< p>Von der Leyen: The EU still has “homework” to do when it comes to restructuring the economy

Despite all the difficulties, the economist Jakob Kirkegaard from the think tank “German Marshall Fund” sees the EU on the right economic path. “Compared to the crisis summits we had in the past, where the aim was to prevent fiscal meltdown, we are at a completely different point today. We can help Ukraine because we have the means to do so. We can allow us to think about long-term economic strategies, and I'm pleased that the EU heads of government are doing just that,” Jakob Kirkegaard told DW.

Restructuring of the economy necessary

In fact, the EU heads of state and government welcomed the EU Commission's draft legislation aimed at making the European economy less dependent on raw materials and primary products from China and at bringing the production of computer chips and batteries back to Europe. In addition, the conversion towards a sustainable climate-neutral economy should be promoted more with EU funds. At the French request, this also includes “modern” nuclear technology. Federal Chancellor Olaf Scholz said that these laws are being worked on. Everyone just has to go faster. “We have to be at the forefront of technology,” said Scholz. “This is important for the EU in a world that is constantly growing together.”

Example Chips- Production: The EU wants to bring more of these to Europe

The EU does not rely on subsidies and protectionism, said the President of the EU Commission, Ursula von der Leyen. She announced that a solution had been found in the dispute with the USA over unfair subsidies for manufacturers of electric cars. “The US has now agreed that European automakers should have the same access to the American market and tax benefits as their American competitors. Raw materials that were produced or processed in the EU should be treated in the same way as raw materials from the USA,” shared von der Leyen with. In addition, they want to exchange ideas intensively about the subsidies for the high-tech industry. They want to complement each other and not compete with each other.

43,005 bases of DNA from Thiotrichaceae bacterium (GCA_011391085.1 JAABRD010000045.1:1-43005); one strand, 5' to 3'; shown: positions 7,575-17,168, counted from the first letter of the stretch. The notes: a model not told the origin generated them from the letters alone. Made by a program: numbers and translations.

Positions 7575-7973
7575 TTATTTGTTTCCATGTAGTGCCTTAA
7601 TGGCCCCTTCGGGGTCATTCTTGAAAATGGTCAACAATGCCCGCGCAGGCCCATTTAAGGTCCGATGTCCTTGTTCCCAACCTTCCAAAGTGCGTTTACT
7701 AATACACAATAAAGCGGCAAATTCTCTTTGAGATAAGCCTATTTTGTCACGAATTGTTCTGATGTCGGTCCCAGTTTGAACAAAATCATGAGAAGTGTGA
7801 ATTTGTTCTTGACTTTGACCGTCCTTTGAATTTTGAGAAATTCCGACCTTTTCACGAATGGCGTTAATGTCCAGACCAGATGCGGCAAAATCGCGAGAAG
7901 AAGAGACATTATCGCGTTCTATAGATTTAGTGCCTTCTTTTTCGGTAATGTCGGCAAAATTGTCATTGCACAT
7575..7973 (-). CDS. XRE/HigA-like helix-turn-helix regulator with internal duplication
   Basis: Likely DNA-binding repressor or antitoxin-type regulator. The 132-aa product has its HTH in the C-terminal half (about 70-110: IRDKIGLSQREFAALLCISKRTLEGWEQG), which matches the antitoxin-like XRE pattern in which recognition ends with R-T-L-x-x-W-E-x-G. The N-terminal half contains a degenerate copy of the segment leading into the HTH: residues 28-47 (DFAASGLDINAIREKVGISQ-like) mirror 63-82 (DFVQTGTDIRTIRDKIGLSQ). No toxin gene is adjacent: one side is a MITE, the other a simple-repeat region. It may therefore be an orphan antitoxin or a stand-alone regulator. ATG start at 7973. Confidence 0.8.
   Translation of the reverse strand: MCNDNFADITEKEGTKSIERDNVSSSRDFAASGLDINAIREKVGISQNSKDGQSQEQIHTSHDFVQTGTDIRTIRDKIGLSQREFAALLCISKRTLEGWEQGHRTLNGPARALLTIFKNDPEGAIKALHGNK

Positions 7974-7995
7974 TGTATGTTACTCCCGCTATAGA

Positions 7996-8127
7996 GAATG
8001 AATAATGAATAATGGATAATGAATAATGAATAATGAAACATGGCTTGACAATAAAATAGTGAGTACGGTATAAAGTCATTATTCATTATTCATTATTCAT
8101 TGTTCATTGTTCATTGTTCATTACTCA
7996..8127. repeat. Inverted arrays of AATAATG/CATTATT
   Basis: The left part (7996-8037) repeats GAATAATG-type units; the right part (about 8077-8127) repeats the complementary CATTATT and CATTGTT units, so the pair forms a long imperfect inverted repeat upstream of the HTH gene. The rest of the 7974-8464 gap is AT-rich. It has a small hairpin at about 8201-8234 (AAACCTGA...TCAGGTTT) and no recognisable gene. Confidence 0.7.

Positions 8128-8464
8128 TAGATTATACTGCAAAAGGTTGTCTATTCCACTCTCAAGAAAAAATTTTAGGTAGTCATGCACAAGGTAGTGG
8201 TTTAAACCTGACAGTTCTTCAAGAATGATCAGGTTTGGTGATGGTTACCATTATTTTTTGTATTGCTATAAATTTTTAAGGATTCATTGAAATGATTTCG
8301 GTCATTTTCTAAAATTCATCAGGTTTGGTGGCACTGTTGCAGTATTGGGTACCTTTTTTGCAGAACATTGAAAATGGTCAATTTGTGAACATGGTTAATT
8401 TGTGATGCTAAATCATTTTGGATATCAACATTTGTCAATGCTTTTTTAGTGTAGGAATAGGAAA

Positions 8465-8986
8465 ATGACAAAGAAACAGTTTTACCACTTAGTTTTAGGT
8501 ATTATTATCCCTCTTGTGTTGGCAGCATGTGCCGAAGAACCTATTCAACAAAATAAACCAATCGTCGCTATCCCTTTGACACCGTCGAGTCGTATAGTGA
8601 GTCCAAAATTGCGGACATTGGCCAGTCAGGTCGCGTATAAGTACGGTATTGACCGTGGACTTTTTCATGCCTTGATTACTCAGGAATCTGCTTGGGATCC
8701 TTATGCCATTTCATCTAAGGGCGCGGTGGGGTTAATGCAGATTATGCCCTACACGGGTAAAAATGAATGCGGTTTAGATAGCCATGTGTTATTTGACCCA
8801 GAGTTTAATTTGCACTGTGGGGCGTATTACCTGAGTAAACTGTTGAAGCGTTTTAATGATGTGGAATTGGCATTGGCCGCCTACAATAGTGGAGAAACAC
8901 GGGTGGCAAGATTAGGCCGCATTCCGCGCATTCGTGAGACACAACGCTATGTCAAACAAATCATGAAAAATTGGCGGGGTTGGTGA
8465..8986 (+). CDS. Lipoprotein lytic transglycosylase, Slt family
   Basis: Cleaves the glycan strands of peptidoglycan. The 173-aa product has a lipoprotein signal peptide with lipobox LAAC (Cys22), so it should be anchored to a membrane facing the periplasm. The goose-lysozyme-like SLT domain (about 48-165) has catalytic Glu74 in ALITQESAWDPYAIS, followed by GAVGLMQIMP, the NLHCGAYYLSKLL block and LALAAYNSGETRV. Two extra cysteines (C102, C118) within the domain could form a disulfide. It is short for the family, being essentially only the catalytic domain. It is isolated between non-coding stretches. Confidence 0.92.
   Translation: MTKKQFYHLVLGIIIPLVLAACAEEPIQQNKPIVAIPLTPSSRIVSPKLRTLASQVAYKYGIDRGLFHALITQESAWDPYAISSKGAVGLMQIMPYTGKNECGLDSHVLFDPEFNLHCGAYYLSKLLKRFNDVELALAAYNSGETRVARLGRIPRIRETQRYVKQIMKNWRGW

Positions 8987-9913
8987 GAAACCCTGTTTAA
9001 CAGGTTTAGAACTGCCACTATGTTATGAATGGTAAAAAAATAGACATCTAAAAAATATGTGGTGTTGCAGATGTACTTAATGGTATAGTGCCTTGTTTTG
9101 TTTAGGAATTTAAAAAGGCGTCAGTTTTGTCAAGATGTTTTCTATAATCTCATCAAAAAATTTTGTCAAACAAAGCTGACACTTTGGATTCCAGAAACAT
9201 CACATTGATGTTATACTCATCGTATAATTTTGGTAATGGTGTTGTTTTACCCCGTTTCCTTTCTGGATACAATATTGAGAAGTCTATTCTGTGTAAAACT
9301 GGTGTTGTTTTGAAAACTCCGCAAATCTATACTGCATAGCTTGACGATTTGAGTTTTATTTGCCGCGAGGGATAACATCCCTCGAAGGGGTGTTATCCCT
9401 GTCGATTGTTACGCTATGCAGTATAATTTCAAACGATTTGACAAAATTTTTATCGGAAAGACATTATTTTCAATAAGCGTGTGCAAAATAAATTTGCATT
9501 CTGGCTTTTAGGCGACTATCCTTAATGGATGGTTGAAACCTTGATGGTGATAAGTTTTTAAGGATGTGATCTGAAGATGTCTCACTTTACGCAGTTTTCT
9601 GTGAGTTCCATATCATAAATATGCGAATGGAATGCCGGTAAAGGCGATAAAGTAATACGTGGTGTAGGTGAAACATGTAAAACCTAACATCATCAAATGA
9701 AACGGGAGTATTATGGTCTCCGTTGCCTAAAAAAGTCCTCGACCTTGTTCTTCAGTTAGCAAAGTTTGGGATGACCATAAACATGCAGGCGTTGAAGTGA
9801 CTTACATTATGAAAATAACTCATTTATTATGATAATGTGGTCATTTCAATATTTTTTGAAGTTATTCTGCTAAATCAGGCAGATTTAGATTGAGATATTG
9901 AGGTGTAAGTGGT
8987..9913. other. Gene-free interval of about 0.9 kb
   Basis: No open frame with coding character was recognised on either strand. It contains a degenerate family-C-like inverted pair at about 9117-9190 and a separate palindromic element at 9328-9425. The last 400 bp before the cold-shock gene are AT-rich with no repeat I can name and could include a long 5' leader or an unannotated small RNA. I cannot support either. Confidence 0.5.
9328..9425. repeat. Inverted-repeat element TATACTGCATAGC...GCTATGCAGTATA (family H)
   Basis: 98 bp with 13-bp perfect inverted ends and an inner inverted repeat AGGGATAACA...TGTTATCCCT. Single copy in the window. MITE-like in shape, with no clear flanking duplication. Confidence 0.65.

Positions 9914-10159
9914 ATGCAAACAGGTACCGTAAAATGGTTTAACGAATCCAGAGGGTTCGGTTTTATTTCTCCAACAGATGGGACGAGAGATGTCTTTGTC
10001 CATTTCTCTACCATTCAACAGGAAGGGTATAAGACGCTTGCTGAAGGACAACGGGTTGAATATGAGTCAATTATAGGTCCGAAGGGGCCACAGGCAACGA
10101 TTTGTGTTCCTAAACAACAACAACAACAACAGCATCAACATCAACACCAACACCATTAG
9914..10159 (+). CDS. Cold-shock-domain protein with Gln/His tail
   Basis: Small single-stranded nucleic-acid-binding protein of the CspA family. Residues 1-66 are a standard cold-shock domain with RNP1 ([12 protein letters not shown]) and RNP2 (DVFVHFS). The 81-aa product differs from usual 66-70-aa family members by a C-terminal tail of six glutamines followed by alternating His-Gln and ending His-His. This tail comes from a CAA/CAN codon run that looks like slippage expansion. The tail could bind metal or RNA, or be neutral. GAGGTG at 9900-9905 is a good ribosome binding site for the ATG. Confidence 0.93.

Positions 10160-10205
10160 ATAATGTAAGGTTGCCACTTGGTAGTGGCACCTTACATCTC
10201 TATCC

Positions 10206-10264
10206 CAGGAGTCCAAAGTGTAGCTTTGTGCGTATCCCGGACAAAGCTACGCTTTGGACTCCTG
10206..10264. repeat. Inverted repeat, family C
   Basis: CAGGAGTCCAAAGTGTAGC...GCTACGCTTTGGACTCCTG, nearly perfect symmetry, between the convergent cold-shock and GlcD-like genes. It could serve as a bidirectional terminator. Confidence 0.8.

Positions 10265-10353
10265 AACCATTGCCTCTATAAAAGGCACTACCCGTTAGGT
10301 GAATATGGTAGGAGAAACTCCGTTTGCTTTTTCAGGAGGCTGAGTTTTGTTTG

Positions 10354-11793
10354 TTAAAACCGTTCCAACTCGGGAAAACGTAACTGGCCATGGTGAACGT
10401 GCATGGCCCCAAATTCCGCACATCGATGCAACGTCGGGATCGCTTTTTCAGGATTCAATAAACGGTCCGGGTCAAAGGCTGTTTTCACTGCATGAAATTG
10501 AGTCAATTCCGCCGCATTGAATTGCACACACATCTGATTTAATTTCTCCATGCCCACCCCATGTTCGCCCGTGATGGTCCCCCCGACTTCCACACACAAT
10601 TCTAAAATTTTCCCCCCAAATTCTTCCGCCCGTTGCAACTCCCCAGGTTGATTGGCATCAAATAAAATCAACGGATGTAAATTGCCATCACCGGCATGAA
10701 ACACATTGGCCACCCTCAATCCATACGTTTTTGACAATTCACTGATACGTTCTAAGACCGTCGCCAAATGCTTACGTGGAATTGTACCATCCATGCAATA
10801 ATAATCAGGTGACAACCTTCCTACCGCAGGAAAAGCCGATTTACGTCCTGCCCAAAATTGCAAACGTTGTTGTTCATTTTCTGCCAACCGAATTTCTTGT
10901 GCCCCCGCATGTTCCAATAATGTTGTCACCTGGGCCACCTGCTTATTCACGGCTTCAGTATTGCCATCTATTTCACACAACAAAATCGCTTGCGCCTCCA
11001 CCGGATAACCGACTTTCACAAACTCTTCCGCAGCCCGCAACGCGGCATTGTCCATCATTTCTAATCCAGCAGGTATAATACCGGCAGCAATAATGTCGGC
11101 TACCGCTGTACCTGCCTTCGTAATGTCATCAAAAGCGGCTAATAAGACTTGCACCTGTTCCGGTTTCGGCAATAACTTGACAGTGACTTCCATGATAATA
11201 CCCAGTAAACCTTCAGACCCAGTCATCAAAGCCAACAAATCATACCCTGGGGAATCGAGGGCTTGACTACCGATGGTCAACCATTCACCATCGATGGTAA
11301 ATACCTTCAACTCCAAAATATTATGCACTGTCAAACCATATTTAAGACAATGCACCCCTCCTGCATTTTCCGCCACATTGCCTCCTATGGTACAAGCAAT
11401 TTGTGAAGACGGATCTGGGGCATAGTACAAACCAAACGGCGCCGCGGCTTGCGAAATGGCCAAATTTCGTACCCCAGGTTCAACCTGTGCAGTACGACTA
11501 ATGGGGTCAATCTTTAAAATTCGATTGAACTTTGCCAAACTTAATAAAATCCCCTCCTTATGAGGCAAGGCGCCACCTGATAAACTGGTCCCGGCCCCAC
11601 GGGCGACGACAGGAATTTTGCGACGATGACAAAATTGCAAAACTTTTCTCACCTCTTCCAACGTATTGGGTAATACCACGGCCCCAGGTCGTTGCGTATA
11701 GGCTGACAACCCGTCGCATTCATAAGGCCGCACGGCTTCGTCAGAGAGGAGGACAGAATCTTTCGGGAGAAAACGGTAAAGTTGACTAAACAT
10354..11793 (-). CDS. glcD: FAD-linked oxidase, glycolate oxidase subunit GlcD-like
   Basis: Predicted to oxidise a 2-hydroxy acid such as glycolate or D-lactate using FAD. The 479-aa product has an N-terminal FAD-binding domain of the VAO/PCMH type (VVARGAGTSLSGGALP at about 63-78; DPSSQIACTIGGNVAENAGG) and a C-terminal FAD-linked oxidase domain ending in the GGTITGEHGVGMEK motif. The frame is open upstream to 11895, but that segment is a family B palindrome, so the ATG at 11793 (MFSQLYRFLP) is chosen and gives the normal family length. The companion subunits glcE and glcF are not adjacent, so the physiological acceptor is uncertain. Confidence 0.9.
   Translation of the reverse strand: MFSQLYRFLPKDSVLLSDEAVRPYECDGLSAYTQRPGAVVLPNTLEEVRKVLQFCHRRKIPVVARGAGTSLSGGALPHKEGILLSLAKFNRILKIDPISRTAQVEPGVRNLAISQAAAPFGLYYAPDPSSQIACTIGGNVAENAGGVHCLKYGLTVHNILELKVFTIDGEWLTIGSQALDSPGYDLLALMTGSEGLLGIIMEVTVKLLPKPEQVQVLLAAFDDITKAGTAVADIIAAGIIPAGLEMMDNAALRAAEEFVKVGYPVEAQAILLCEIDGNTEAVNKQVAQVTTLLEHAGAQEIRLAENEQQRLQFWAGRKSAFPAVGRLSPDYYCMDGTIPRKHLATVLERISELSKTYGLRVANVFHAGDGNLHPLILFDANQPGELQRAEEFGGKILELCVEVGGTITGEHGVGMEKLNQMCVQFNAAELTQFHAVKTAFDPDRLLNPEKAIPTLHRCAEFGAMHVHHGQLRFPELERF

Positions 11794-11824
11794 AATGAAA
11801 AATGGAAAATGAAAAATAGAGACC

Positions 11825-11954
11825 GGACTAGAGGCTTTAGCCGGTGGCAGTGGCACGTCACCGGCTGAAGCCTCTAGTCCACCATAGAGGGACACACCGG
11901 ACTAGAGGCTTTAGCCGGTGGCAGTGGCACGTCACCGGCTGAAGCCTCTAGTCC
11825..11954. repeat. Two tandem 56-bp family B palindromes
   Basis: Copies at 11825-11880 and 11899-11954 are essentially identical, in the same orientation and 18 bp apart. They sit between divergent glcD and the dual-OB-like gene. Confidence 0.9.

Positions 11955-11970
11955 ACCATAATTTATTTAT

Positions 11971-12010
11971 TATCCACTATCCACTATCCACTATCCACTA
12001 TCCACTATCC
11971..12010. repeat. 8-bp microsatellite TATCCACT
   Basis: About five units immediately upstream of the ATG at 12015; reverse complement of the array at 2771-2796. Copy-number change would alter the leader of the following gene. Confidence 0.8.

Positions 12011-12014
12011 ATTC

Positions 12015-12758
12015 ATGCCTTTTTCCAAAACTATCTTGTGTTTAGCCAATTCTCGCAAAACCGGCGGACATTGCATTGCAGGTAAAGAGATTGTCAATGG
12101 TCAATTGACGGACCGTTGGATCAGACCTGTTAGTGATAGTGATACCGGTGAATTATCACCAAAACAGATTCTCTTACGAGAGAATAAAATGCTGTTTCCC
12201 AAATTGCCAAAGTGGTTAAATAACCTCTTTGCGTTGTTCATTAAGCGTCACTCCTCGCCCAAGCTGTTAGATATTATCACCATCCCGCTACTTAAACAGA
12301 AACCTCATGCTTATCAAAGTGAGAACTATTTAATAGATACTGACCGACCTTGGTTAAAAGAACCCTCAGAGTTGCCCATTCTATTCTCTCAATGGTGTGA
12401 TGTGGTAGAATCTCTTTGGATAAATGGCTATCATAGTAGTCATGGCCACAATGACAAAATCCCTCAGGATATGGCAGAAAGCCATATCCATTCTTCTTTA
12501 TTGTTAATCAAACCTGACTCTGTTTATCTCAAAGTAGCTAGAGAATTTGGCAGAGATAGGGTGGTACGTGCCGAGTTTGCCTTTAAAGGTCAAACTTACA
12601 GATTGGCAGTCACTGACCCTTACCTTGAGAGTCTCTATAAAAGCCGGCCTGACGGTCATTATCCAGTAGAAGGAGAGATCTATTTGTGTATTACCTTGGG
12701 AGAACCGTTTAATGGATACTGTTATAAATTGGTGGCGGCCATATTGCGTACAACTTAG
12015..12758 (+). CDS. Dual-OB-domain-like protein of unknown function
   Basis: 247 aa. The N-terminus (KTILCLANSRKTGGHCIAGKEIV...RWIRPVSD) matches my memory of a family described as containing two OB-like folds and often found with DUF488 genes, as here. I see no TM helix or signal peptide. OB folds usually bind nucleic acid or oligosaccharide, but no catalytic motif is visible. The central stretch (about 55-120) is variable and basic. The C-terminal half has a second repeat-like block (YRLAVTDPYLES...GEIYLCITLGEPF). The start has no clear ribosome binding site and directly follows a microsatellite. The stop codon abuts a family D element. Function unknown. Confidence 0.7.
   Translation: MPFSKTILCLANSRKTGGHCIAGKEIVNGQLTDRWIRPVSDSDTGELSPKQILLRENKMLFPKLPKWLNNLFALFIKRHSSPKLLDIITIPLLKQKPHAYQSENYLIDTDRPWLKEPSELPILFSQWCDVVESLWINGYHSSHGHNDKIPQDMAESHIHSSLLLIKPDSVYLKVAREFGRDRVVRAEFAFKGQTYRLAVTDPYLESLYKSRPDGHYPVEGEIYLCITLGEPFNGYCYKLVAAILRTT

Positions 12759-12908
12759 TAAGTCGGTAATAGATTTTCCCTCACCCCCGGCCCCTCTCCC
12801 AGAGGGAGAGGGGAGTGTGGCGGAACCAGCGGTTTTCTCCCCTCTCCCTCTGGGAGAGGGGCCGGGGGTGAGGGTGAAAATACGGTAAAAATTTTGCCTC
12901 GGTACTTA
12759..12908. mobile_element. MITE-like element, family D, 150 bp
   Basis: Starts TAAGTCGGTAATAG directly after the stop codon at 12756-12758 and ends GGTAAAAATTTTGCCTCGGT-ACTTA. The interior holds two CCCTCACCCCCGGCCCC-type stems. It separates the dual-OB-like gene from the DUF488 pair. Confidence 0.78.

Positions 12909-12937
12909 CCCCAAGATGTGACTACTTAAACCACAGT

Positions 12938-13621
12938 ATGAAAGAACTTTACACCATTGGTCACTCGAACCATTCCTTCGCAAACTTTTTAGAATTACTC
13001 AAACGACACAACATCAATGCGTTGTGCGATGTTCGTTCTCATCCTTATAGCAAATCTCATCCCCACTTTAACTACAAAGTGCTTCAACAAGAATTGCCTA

“Progress is too slow”

The chief economist at the European Policy Center (EPC) think tank, Fabian Zuleeg, is critical of the results of the EU summit. “Not only do we have to get faster, we also have to get smarter when it comes to our answers,” Fabian Zuleeg told DW in Brussels. The turning point proclaimed by the Federal Chancellor must now also be implemented in politics. That means “that the EU member states have to look at their taboos, their areas where they don't want to move and have to realize that it won't work if everyone insists on their positions.” According to economist Fabian Zuleeg, Germany is not the country that is leading the way.

Chief economist Fabian Zuleeg from the European Policy Centre

The dispute over the combustion engine and efuels with the EU Commission shows that Germany is actually backtracking on some points. “That's not the leadership we need in Europe to make things move faster.” Federal Transport Minister Volker Wissing (FDP) is still struggling with the EU for the promise that vehicles with petrol engines can also be registered after 2035 if they burn fuel generated from electricity.

The association of European industry “business europe ” criticized the approaches of the EU summit as not ambitious enough. Overall, fewer regulations and less complex European bureaucracy are needed, said association president Fredrik Persson in a statement. 'A broader industrial strategy is needed. Public authorities should work together with social partners to address the skills and skilled labor shortages that are really threatening our competitiveness,' warned the representative of European business federations.